Your raft will be the layer between the printer bed and your 3D object. The raft is a thin piece of material slightly larger than your actual object. This helps ground your 3D object when printing, and can be easily peeled off after the print is done. You don't have to use a raft for flatter pieces, but I usually use a raft every time I print a piece just in case the piece lifts off from the corners.

Supports are stacks of material that look like a webbing placed under parts of your object that could potentially fail if they do not have support material for the extruder to work off of. Remember when we chose to "move object to platform?" If you do not move your object to the platform then the makerbot will add supports underneath your entire 3D model in order to print. This could cause your print to fail, or add an extra amount of time to the print time. If you do not think your model needs supports then you can turn off supports by clicking the supports box.

Step 6: Exporting and Saving

After you are done choosing your settings you can click "Export Print File". This will bring you to a screen with a loading bar. You will also be able to see your basic settings (If your supports and rafts are on or off.)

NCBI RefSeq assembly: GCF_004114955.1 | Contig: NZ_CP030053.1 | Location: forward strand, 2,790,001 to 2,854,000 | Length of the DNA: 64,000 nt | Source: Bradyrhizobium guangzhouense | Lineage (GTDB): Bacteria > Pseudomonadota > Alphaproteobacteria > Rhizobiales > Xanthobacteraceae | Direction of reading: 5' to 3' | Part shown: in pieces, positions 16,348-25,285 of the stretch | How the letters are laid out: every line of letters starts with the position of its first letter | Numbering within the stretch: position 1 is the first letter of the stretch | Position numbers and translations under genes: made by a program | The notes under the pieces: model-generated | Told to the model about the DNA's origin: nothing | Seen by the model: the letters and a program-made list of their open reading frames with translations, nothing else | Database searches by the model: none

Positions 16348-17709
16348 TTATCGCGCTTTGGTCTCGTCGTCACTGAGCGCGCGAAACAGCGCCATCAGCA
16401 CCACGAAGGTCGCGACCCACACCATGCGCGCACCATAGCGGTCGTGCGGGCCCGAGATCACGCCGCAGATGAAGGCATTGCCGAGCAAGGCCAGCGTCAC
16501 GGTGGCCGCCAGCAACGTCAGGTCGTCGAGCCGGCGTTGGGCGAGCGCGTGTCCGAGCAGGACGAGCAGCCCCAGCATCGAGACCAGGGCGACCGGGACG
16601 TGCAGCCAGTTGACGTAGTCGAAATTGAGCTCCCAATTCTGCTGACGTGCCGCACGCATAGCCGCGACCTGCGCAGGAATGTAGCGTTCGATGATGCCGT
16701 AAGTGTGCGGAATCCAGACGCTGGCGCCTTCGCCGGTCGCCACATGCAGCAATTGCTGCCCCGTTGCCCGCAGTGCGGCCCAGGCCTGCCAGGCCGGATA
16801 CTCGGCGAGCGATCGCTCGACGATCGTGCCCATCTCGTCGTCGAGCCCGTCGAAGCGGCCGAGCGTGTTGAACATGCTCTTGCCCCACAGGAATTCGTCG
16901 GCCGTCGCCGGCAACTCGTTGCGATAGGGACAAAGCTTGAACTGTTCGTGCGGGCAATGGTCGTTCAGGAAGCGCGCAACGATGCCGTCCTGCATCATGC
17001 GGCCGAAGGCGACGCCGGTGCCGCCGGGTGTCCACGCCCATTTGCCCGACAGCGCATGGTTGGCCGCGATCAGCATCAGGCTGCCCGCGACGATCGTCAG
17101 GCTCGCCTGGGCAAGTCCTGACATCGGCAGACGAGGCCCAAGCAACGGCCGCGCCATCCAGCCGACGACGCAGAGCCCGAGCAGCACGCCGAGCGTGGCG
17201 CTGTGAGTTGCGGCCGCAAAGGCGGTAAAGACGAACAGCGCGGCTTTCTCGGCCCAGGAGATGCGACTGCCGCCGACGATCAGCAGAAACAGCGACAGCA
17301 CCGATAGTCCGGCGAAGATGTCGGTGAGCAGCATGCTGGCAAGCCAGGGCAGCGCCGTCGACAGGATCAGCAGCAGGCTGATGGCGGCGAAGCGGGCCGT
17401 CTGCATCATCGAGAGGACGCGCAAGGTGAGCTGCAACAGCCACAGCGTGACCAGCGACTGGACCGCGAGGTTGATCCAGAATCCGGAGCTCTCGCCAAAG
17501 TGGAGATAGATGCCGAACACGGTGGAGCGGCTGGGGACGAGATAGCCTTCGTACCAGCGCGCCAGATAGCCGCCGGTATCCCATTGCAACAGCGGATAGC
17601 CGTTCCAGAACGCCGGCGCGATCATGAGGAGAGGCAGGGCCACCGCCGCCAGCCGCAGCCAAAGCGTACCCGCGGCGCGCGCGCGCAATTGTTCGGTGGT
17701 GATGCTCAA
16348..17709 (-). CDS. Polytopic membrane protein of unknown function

When the piece has exported 100% it will bring up a screen that gives you the basic run-through of the project (how long the print will take, how much filament it uses, and also your basic settings again.) You can also view a print preview.

When in print preview mode you can use the slider on the left to view each layer of the print. This will also help you see any parts that might be missing from the file, or if the file is somehow corrupted and prints completely wrong.

If everything looks good in your print preview you can click "Export Now" and save your file. Make sure to name it something that you will remember, but if you don't remember you will be able to see a mini print preview on the Makerbot itself.

Step 7: Printing

There are a few ways to print your file. You can either hook your computer up to the Makerbot and leave it there for the whole print, hook your computer up and set up wifi so you can send a print from somewhere else in the room, or save it on a flashdrive. I usually choose to save on a flashdrive.

When you plug your flashdrive into the Makerbot you must remember that the port is opposite of what a computer usually is, so your flashdrive faces the "wrong way."

To load your print click on the "Print" icon using the large knob. Select "USB Drive" (the first one on the list) and use the knob to scroll down and find your print. Select your print, but before pressing "print" add a little bit of Elmers glue to the build platform. This helps your raft really stick and lessen your chances of your print edges raising off the platform.

When you are ready, click "Print" and let the Makerbot do it's thing.

Once it is done printing, use a scraper to take the raft off the platform and peel off the raft. Now you have your very own 3D Printed object!